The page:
Cerys Matthews

The singer-songwriter and broadcaster shares her views on singing skateboarders, musical ferries and clog dancers…

Anita Awbi
  • By Anita Awbi
  • 2 May 2013
  • min read
Singing skateboarders, musical ferries, steel pans and clog dancers were among the entries singer-songwriter and broadcaster Cerys Matthews had to consider when judging the UK’s first ever New Music Biennial last month.

Along with a panel including percussionist Dame Evelyn Glennie, composer Max Richter and composer/saxophonist Jason Yarde, Cerys whittled down an eclectic list of 130 composers and commissioning organisations to just 20.

Among those selected to take part in the PRS for Music Foundation initiative were Matthew Herbert, composer and broadcaster Mary Ann Kennedy and Shingai Shoniwa from the Noisettes. For a full list of participating composers, please click here.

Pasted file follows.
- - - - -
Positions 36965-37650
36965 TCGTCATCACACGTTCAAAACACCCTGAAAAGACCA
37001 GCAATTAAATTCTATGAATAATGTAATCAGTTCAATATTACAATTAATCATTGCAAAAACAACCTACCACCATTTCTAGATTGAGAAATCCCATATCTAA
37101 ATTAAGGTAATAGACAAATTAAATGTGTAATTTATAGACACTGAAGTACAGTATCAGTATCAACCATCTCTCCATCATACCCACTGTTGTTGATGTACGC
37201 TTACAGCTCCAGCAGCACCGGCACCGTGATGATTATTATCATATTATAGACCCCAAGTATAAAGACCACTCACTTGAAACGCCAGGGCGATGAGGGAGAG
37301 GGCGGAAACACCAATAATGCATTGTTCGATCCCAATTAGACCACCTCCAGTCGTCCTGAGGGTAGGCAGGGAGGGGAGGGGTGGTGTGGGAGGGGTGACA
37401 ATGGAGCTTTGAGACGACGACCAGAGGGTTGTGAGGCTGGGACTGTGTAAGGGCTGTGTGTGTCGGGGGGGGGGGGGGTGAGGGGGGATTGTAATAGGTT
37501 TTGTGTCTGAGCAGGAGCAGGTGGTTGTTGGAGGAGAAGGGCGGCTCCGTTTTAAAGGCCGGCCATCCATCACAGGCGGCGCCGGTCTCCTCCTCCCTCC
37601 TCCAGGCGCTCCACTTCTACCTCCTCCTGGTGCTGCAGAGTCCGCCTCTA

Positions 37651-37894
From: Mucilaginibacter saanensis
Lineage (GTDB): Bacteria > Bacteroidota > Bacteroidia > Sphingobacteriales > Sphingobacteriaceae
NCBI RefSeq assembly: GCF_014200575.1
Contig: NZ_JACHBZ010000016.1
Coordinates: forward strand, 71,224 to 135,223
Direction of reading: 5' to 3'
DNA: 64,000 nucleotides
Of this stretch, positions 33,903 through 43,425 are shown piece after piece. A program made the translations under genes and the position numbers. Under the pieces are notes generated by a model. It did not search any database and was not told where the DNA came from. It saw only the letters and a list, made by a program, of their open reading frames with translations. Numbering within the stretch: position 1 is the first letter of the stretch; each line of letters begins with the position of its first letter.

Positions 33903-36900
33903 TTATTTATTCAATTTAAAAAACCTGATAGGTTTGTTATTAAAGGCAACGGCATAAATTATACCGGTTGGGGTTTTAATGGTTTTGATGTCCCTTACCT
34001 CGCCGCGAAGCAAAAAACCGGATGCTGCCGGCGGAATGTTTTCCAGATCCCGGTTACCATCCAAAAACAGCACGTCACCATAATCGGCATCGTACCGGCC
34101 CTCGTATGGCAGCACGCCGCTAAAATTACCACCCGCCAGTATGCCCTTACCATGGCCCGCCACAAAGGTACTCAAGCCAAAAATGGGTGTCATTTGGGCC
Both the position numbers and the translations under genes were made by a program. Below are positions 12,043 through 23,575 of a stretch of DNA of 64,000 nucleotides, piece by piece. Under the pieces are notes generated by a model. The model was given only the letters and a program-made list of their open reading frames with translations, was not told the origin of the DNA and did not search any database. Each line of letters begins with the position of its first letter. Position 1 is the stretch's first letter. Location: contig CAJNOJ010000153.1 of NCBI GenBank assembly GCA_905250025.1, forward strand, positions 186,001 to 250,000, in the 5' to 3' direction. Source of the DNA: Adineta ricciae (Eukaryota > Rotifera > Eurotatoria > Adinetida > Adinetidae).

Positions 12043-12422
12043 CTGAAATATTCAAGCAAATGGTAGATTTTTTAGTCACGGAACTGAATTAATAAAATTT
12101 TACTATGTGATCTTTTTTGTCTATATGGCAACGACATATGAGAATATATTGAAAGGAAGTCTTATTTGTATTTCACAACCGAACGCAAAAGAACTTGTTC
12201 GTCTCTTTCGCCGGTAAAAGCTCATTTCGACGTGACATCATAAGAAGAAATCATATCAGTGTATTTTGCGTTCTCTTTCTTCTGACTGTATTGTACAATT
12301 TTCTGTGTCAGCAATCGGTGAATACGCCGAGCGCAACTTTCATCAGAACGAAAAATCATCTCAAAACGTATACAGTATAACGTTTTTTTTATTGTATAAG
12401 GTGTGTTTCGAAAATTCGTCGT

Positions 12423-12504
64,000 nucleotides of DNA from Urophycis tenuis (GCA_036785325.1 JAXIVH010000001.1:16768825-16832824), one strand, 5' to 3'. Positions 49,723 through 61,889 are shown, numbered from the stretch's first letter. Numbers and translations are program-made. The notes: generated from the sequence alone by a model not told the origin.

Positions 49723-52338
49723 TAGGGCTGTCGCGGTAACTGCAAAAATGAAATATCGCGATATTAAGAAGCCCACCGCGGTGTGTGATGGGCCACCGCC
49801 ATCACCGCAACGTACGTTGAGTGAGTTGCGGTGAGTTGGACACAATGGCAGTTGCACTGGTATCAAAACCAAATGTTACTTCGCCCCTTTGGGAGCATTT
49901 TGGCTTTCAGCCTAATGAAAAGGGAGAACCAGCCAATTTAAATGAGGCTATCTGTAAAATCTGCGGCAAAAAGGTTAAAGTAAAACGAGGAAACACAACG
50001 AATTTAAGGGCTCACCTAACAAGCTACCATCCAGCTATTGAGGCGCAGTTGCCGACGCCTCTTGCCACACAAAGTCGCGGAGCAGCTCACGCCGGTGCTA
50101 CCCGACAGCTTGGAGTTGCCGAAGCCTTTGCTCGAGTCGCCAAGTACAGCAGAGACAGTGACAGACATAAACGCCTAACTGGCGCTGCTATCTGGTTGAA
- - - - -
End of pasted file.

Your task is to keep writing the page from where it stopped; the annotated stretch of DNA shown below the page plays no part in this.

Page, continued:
As a songwriter and multi-instrumentalist Cerys has worked with the likes of Arun Ghosh, Tunde Jegede, Attab Haddad, Tom Jones, Frank Moon, the London Bulgarian Choir and Ballet Cymru.

In her roles as author and broadcaster she has written and presented documentaries on subjects as diverse as Mahalia Jackson, Memphis Minnie, Hidegard Von Bingen, Blue Horizon (the iconic British blues label) and Sacred Harp singing. Previously, Cerys was lead singer and songwriter for multi-million selling band Catatonia during the nineties and now records and releases solo material.

She hosts a Sunday morning music show on BBC 6Music, makes documentaries for television as well as BBC Radio 2 and 4 and is a regular writer and presenter for the Culture Show and the One Show.

Here Cerys talks to M and PRS for Music Foundation about the New Music Biennial judging process and the general state of commissioning in the UK at the moment.

New Music Biennial is a PRS for Music Foundation initiative in partnership with Arts Council England, Creative Scotland and the British Council. It is presented in collaboration with BBC Radio 3, NMC Recordings, Southbank Centre and Glasgow UNESCO City of Music.